Similes and metaphors (and other imagery) can help the reader 'see' the world as the writer does. They can evoke a particular image in the reader's mind by associating one object or idea with another. A tree thin and sharp as a fork, for example, is very different tree from one that is like the fat foot of an elephant.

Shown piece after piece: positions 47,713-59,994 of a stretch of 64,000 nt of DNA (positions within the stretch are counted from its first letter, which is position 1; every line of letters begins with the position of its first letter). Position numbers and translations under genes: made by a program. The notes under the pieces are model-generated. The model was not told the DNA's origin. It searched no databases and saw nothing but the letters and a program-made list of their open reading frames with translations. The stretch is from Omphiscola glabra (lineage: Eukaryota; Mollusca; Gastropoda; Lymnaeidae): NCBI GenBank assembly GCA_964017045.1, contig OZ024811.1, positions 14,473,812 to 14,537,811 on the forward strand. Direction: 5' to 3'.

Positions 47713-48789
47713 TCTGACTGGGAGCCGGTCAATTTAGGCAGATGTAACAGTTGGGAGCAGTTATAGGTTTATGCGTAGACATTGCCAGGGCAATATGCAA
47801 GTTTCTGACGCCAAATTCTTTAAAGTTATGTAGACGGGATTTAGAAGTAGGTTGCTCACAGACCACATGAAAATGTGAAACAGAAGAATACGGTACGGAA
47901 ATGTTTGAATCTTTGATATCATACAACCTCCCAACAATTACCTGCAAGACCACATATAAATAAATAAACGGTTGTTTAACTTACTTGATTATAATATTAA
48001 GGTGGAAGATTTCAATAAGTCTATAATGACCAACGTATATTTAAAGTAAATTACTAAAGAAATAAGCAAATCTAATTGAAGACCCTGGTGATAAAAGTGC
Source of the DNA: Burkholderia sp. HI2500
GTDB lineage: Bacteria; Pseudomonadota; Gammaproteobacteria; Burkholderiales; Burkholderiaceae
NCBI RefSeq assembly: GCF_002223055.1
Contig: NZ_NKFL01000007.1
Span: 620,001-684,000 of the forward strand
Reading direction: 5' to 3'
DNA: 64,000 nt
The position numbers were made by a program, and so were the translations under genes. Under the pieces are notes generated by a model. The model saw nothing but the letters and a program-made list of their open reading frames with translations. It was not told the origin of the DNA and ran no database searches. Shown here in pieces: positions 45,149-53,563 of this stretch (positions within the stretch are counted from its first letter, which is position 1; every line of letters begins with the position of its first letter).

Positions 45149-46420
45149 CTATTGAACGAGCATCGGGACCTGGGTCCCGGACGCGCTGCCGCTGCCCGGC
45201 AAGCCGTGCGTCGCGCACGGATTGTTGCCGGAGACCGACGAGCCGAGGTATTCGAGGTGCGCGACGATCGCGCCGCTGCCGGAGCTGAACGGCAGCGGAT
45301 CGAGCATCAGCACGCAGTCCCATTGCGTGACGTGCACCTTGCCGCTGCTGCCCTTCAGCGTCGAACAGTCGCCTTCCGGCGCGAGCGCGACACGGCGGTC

Similes compare two things explicitly (usually using the words "like" or "as...as"): The pine had branches like the tangled spokes of a broken bicycle. The sycamore had bark as wrinkled as an elephant's hide. Metaphors don't use those words to compare things. The comparison is implied instead: The London plane wore its camouflage jacket. The tree was undressing. Her pea-green pleated skirt had dropped to her ankles.